Author(s): 
Ospina, Maria B.
Bond, Kenneth
Karkhaneh, Mohammad
Buscemi, Nina
Dryden, Donna M.
Barnes, Vernon
Carlson, Linda E.
Dusek, Jeffery A.
Shannahoff-Khalsa, David
Publication Title: 
Complementary Therapies in Medicine

OBJECTIVES: This survey was undertaken to learn how Traditional Chinese Medicine acupuncturists' diagnose and treat patients with chronic low back pain in order to develop a standardized treatment for a clinical trial of that condition. DESIGN: We surveyed a randomly selected group of 56 acupuncturists in Washington State, USA about styles of acupuncture they used for treating chronic low back pain, diagnoses made, and key features of treatment for this condition.

Author(s): 
Sherman, K. J.
Hogeboom, C. J.
Cherkin, D. C.
Publication Title: 
Acupuncture in Medicine: Journal of the British Medical Acupuncture Society

Acupuncture treatment and control group interventions in parallel-group randomised trials of acupuncture are not always precisely reported. In an attempt to improve standards, an international group of experienced acupuncturists and researchers devised a set of recommendations, designating them STRICTA: STandards for Reporting Interventions in Controlled Trials of Acupuncture. In a further consensus-building round, the editors of several journals helped redraft the recommendations.

Author(s): 
MacPherson, Hugh
White, Adrian
Cummings, Mike
Jobst, Kim
Rose, Ken
Niemtzow, Richard
STandards for Reporting Interventions in Controlled Trails of Acupuncture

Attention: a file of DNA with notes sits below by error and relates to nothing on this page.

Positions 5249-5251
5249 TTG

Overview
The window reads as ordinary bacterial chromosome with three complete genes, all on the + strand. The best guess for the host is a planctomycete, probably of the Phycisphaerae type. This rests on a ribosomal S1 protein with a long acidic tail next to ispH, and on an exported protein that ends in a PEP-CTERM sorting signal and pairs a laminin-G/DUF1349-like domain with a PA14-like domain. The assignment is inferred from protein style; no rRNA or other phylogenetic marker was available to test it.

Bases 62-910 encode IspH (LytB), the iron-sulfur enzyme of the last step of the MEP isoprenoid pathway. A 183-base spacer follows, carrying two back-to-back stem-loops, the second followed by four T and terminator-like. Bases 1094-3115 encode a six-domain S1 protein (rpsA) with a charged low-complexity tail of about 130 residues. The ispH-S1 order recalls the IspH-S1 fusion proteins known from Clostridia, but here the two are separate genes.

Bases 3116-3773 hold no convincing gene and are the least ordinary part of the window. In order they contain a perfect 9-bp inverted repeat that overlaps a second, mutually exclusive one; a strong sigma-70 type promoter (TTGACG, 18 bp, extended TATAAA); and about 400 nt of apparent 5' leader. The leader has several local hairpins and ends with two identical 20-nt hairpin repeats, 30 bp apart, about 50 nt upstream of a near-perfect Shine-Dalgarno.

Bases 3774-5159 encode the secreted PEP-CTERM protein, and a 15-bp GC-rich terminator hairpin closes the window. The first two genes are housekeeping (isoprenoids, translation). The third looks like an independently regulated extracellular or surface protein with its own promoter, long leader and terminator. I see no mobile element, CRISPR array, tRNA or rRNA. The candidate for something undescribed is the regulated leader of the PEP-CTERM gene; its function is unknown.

Publication Title: 
Sociology of Health & Illness

Acupuncture and other types of 'complementary and alternative medicine' (CAM) are proving increasingly popular in the UK. As attempts to incorporate acupuncture into allopathic medicine have grown in number, the issue of assessing its effectiveness in ways consistent with the concept of evidence-based medicine has become more urgent. The nature, relevance and applicability of such assessments remain controversial however.

Author(s): 
Jackson, Sue
Scambler, Graham
Publication Title: 
Journal of Alternative and Complementary Medicine (New York, N.Y.)

OBJECTIVE: To inform the potential revision of Standards for Reporting Interventions in Controlled Trials of Acupuncture (STRICTA), we sought the opinion of acupuncture trial authors and systematic reviewers to rank the utility of the guidelines and asked trial authors about their experiences using them. DESIGN: Questionnaires ranking STRICTA items and qualitative responses about experience using the guidelines.

Author(s): 
Prady, Stephanie L.
MacPherson, Hugh
Publication Title: 
Forschende Komplementarmedizin (2006)

BACKGROUND: In the 'Klinik am Steigerwald' (Gerolzhofen, Germany), founded in 1996 and providing accommodation for 44 patients, European physicians apply methods of traditional Chinese medicine (TCM). OBJECTIVE: To develop an assessment system which is suitable for the evaluation of therapies, can be integrated into daily routine, takes into account the particular therapeutic approach of the hospital, and promotes quality management. PATIENTS AND METHODS: The hospital admits all kinds of patients with chronic and often therapy-resistant diseases.

Author(s): 
Schmincke, Christian
Torres-Londoño, Paula
Seiling, Monika
Gaus, Wilhelm

Pages

Subscribe to RSS - Quality of Health Care